|US4413508 *||Sep 8, 1981||Nov 8, 1983||Nissan Motor Company, Ltd.||Adjusting system for crank angle sensor|
|US4417211 *||Jul 6, 1981||Nov 22, 1983||Snap-On Tools Corporation||Apparatus for determining the advance of a timing light|
|US4441360 *||Mar 12, 1982||Apr 10, 1984||Creative Tool Company||Engine timing instrument|
|US4449100 *||Apr 5, 1982||May 15, 1984||Ford Motor Company||Ignition system tester|
|US4454475 *||Sep 30, 1982||Jun 12, 1984||Alps Electric Co., Ltd.||Light emission delay circuit|
|US4469952 *||May 28, 1982||Sep 4, 1984||Snap-On Tools Corporation||Adapter for diesel-engine-timing meter|
|US4472779 *||Dec 4, 1981||Sep 18, 1984||Bear Automotive Service Equipment Company||Engine timing apparatus for use in testing|
|US4517833 *||Mar 18, 1983||May 21, 1985||Wesley William M||Inductive adaptor/generator for diesel engines|
|US4594886 *||Mar 4, 1985||Jun 17, 1986||Duke Chen||Multipurpose timing light|
|US4713617 *||Apr 30, 1986||Dec 15, 1987||Snap-On Tools Corporation||Digital timing light|
|US4965494 *||Oct 21, 1985||Oct 23, 1990||Snap-On Tools Corporation||Capacitor charging circuit for timing light power source|
|US5023764 *||Nov 3, 1989||Jun 11, 1991||Ferret Instruments, Inc.||Stroboscopic lamp optical system|
|US5146168 *||Oct 1, 1990||Sep 8, 1992||Actron Manufacturing Company||Variable sensitivity timing analyzer|
|US5387870 *||Jan 8, 1993||Feb 7, 1995||Spx Corp.||Method and apparatus for feature extraction from internal combustion engine ignition waveforms|
|Citing Patent||Filing date||Publication date||Applicant||Title|
|US8509986||Apr 27, 2012||Aug 13, 2013||Innova Electronics, Inc.||Automotive diagnostic tool with projection display and virtual input|
|US8825270||Mar 10, 2010||Sep 2, 2014||Innova Electronics, Inc.||Method and apparatus for indicating an automotive diagnostic urgency|
|US8825271||Jan 4, 2013||Sep 2, 2014||Innova Electronics, Inc.||Smart phone app-based VIN decoding and symptomatic diagnostic system and method|
|US8831814||May 13, 2013||Sep 9, 2014||Innova Electronics, Inc.||Electronic device with virtual display and input|
|US8855621||Nov 29, 2012||Oct 7, 2014||Innova Electronics, Inc.||Cellphone controllable car intrusion recording and monitoring reaction system|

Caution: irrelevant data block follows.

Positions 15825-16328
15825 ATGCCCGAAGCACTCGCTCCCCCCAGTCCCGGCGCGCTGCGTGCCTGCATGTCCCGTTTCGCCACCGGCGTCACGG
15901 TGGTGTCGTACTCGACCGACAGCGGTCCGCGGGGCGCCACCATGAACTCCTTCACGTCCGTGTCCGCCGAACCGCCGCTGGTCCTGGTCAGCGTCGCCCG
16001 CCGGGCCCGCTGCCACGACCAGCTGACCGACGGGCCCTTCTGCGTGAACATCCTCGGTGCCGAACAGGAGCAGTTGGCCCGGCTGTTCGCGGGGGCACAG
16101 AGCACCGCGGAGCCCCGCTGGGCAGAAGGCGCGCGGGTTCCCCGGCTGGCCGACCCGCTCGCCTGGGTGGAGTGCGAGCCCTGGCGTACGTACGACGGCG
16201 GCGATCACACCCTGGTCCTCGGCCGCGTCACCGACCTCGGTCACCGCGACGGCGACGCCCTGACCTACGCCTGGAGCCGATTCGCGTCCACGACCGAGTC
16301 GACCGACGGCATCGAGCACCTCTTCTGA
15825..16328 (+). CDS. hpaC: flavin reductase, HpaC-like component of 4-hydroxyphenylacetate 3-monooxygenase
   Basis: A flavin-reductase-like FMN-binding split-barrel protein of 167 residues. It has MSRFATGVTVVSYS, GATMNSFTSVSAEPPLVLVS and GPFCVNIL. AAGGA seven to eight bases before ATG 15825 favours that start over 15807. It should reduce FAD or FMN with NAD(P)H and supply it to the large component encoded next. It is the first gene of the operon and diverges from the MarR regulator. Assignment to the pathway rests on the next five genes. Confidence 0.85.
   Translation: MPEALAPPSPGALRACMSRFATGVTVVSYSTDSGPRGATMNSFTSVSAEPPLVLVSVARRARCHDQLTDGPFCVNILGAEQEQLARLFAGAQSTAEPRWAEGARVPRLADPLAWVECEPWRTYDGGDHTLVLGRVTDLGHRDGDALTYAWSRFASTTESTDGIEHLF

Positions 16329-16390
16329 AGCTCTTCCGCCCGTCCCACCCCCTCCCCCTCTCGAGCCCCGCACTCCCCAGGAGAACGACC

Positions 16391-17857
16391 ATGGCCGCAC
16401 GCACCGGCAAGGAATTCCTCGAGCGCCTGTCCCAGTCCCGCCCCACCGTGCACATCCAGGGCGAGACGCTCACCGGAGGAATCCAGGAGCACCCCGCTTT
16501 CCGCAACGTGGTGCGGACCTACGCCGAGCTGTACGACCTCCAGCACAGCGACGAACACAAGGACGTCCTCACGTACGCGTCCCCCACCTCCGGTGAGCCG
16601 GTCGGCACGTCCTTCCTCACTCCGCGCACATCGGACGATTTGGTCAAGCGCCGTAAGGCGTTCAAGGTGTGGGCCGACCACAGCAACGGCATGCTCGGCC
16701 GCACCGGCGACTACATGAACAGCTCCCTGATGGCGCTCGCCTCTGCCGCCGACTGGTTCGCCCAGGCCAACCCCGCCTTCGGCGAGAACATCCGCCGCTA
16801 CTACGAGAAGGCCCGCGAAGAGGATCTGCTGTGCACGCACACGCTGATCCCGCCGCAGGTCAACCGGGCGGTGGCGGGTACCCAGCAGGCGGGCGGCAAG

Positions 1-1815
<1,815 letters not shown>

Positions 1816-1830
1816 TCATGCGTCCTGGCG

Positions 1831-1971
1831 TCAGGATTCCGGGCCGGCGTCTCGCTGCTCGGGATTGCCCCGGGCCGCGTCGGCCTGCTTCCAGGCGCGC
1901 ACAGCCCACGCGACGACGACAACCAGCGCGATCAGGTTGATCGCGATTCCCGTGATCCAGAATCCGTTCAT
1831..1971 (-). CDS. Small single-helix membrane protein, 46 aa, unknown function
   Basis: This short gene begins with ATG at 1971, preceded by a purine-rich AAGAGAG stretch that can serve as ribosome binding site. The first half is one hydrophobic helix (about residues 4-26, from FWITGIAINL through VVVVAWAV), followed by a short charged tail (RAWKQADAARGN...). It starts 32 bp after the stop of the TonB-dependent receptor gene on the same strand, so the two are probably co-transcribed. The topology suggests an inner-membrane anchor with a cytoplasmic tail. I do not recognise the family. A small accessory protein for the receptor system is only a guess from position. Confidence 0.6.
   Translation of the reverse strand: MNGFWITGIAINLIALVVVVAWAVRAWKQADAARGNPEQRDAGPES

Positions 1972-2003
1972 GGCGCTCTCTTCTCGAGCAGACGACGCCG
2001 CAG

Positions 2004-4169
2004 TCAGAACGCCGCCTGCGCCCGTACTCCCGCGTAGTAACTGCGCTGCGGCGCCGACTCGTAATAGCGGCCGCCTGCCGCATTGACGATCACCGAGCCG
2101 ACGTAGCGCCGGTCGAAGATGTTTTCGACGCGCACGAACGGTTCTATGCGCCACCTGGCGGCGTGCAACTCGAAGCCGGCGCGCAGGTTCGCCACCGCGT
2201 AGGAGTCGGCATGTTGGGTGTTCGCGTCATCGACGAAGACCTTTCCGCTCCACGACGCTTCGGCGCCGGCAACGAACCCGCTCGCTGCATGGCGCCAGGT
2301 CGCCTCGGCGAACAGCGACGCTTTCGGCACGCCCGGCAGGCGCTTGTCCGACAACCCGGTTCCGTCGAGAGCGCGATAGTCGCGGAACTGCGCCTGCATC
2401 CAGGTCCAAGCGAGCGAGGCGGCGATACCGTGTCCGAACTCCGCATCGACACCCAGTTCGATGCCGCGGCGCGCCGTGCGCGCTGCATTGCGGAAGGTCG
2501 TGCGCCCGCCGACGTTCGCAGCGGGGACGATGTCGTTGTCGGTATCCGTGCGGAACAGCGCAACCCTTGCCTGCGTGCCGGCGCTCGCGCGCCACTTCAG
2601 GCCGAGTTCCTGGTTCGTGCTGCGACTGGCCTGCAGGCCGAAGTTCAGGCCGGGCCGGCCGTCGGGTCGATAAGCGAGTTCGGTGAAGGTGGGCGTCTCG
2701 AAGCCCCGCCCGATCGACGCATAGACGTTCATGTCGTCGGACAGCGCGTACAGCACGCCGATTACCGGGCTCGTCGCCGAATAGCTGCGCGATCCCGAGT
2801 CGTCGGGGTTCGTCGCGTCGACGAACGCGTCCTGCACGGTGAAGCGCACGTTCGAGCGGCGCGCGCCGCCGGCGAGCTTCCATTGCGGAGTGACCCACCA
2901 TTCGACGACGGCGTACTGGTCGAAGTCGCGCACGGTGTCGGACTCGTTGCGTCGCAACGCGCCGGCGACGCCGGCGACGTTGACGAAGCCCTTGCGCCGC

|US8862117||May 1, 2012||Oct 14, 2014||Innova Electronics, Inc.||Cellphone controllable car intrusion recording and monitoring reaction system|
|US8880274||Sep 16, 2011||Nov 4, 2014||Innova Electronics, Inc.||Cellphone based vehicle diagnostic system|
|US8909416||Aug 6, 2012||Dec 9, 2014||Innova Electronics, Inc.||Handheld scan tool with fixed solution capability|
|US9002554||May 9, 2012||Apr 7, 2015||Innova Electronics, Inc.||Smart phone app-based remote vehicle diagnostic system and method|
|US9014908||Jan 24, 2014||Apr 21, 2015||Innova Electronics, Inc.||Multi-stage diagnostic system and method|
|US9026400||May 1, 2012||May 5, 2015||Innova Electonics, Inc.||Diagnostic process for home electronic devices|
|US9123051||Apr 27, 2010||Sep 1, 2015||Innova Electronics, Inc.||Method and system of converting a generic tool and customer service system into a specific tool and specific customer service system|
|US9141503||Sep 30, 2014||Sep 22, 2015||Innova Electronics, Inc.||Vehicle-specific diagnostic reset device and method|
|US9142066||Apr 1, 2015||Sep 22, 2015||Innova Electronics, Inc.||Multi-stage diagnostic system and method|
|US9177428||Aug 20, 2012||Nov 3, 2015||Innova Electronics, Inc.||Predictive diagnostic method|
|US9213447||Aug 7, 2014||Dec 15, 2015||Innova Electronics, Inc.||Data projection device|
|US9324194||Jun 11, 2013||Apr 26, 2016||Innova Electronics, Inc.||Method and system for database compilation on a remote electronic device|
|US9342934||Jul 8, 2015||May 17, 2016||Innova Electronics, Inc.||Vehicle specific reset device and method|
|US9384599||Apr 1, 2015||Jul 5, 2016||Innova Electronics, Inc.||Handheld automotive diagnostic tool with VIN decoder and communication system|
|US9483884||Mar 12, 2015||Nov 1, 2016||Innova Electronics, Inc.||Smart phone app-based remote vehicle diagnostic system and method|
|US9494125||Jun 13, 2014||Nov 15, 2016||Innova Electronics, Inc.||System and method of ignition coil testing|
|US9646427||Oct 8, 2014||May 9, 2017||Innova Electronics Corporation||System for detecting the operational status of a vehicle using a handheld communication device|
|US9646432||Dec 2, 2014||May 9, 2017||Innova Electronics Corporation||Hand held data retrieval device with fixed solution capability|
|US9761062||Aug 20, 2014||Sep 12, 2017||Innova Electronics Corporation||Method and apparatus for indicating an automotive diagnostic urgency|
|US9761066||Dec 4, 2013||Sep 12, 2017||Innova Electronics Corporation||System and method for monitoring the status of a vehicle battery system|
|US20060113999 *||Nov 30, 2004||Jun 1, 2006||Paul Brothers||Precision timing light for internal combustion engine and method of use|
|US20110224866 *||Mar 10, 2010||Sep 15, 2011||Ieon Chen||Method and Apparatus for Indicating an Automotive Diagnostic Urgency|
|CN102072065A *||Nov 21, 2010||May 25, 2011||庄景阳||Improvements on maintenance and performance of ignition system|
|CN104405557A *||Dec 5, 2014||Mar 11, 2015||重庆瑜欣平瑞电子有限公司||Ignition monitoring circuit structure of general gasoline engine igniter|
|CN104405557B *||Dec 5, 2014||Feb 22, 2017||重庆瑜欣平瑞电子有限公司||一种通用汽油机点火器的点火监测电路结构|
|U.S. Classification||324/392, 324/391, 73/114.65|
|Sep 9, 1996||AS||Assignment|
Owner name: INNOVA ELECTRONICS CORPORATION, CALIFORNIA
Free format text: ASSIGNMENT OF ASSIGNORS INTEREST;ASSIGNOR:HUANG, DAVID Y.;REEL/FRAME:008207/0697
Effective date: 19960905
|Sep 7, 2001||FPAY||Fee payment|
Year of fee payment: 4
|Jun 17, 2005||FPAY||Fee payment|
Year of fee payment: 8
|Jun 24, 2009||FPAY||Fee payment|
Year of fee payment: 12